1. The PIAA Administration also introduced a classification rule that utilizes a point-based and transfer-based scale at the last Competition Committee meeting that the Pennsylvania Catholic Conference supports and PCC is working with PIAA and all stakeholders for its implementation. All the details regarding the new proposed rule are still being worked out, but generally if any school (public or private) qualifies for state competition in football or basketball, which seems to be the two most problematic sports programs, and the school has student transfers on its team, it could be elevated to a higher classification for the next two year cycle.”

 

The committee is expected to hold an additional hearing this summer to receive more feedback from various stakeholders.

 

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Article source: https://www.pacatholic.org/piaahearing/

Dolan CNN slider

Published on June 19th, 2018

Cardinal Timothy Dolan, archbishop of New York and president of the New York State Catholic Conference, strongly criticized the Trump administration’s policy of separating children from their parents who entered the country illegally at the nation’s southern border. The cardinal made the comments to Chris Cuomo on his CNN program Cuomo Prime Time June 15. Watch the entire interview, as the cardinal addresses Attorney General Jeff Sessions’ use of a quote from St. Paul to justify the policy, and to say “we need a little heart here, we need some tenderness.”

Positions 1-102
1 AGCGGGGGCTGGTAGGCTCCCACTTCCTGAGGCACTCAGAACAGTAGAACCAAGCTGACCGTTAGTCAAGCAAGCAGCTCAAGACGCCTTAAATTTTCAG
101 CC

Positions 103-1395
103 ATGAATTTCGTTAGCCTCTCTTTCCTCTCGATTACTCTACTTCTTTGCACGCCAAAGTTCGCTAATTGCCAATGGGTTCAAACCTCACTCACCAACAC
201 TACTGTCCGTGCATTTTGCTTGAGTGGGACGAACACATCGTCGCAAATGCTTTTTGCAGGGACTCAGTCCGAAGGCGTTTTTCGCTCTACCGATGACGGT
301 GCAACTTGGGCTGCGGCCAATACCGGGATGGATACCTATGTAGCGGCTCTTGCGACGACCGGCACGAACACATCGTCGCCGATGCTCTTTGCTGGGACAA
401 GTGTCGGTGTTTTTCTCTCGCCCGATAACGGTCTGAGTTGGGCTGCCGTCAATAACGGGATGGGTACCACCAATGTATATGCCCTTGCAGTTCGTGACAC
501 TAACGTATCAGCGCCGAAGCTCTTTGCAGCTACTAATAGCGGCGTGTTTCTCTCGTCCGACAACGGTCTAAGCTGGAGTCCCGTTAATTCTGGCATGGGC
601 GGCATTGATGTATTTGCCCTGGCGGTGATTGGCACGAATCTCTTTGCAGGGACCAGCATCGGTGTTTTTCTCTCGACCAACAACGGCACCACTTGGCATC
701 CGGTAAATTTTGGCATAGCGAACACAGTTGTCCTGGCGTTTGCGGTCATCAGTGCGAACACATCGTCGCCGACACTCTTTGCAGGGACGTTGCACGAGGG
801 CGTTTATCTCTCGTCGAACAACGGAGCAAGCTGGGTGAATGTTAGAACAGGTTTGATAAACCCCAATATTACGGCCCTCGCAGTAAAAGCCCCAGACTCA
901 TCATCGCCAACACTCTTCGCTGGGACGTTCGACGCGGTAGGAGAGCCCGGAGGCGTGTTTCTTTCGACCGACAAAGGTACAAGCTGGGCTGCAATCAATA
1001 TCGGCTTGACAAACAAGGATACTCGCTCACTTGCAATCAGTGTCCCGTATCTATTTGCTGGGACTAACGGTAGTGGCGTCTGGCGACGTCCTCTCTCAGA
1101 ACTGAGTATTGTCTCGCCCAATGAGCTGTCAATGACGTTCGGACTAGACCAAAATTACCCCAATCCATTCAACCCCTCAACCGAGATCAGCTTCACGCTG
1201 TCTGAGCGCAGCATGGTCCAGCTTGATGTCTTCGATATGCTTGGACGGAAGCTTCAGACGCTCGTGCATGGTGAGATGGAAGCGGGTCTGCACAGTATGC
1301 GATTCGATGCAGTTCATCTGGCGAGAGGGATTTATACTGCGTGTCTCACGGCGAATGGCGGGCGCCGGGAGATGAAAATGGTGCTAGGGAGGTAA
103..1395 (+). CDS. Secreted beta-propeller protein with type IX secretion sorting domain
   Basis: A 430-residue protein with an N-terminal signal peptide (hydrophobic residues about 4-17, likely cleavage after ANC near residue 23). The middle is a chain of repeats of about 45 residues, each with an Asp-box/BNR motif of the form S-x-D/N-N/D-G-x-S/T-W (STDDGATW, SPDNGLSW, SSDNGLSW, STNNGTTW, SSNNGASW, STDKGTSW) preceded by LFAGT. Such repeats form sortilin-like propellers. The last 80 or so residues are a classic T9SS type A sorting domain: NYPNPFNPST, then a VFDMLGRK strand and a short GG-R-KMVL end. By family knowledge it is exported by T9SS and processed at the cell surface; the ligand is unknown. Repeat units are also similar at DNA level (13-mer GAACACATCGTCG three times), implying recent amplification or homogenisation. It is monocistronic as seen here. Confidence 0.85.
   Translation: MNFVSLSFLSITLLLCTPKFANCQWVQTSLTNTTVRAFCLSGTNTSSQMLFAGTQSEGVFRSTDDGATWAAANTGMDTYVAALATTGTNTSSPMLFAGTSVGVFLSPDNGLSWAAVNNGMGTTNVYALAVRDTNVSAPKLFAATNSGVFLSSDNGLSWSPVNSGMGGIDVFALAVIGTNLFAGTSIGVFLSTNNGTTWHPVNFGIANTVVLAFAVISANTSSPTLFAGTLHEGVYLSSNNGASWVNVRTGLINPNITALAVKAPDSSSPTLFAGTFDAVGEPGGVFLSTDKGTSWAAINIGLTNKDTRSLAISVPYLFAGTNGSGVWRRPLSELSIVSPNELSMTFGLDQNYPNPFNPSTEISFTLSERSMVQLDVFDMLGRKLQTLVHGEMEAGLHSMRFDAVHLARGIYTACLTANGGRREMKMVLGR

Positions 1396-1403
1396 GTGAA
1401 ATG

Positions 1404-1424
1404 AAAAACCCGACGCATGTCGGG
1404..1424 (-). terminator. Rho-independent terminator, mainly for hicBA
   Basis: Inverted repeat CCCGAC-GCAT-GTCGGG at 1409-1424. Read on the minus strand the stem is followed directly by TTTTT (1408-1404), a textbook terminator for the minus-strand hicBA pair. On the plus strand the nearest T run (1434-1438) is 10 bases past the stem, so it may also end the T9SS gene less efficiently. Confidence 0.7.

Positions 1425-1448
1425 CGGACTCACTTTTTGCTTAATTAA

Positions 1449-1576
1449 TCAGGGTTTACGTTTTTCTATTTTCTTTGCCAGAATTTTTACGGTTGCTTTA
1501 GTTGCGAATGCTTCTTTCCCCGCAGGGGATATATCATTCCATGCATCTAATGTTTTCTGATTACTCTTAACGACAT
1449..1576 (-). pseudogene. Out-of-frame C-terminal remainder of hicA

Also, don’t miss this strong op/ed in the New York Daily News by Bishop Nicholas DiMarzio of Brooklyn, vice president of the Catholic Conference.

Article source: http://www.nyscatholic.org/2018/06/cardinal-dolan-blasts-family-separation-border-policy/

Cardinal Dolan blasts family separation border policy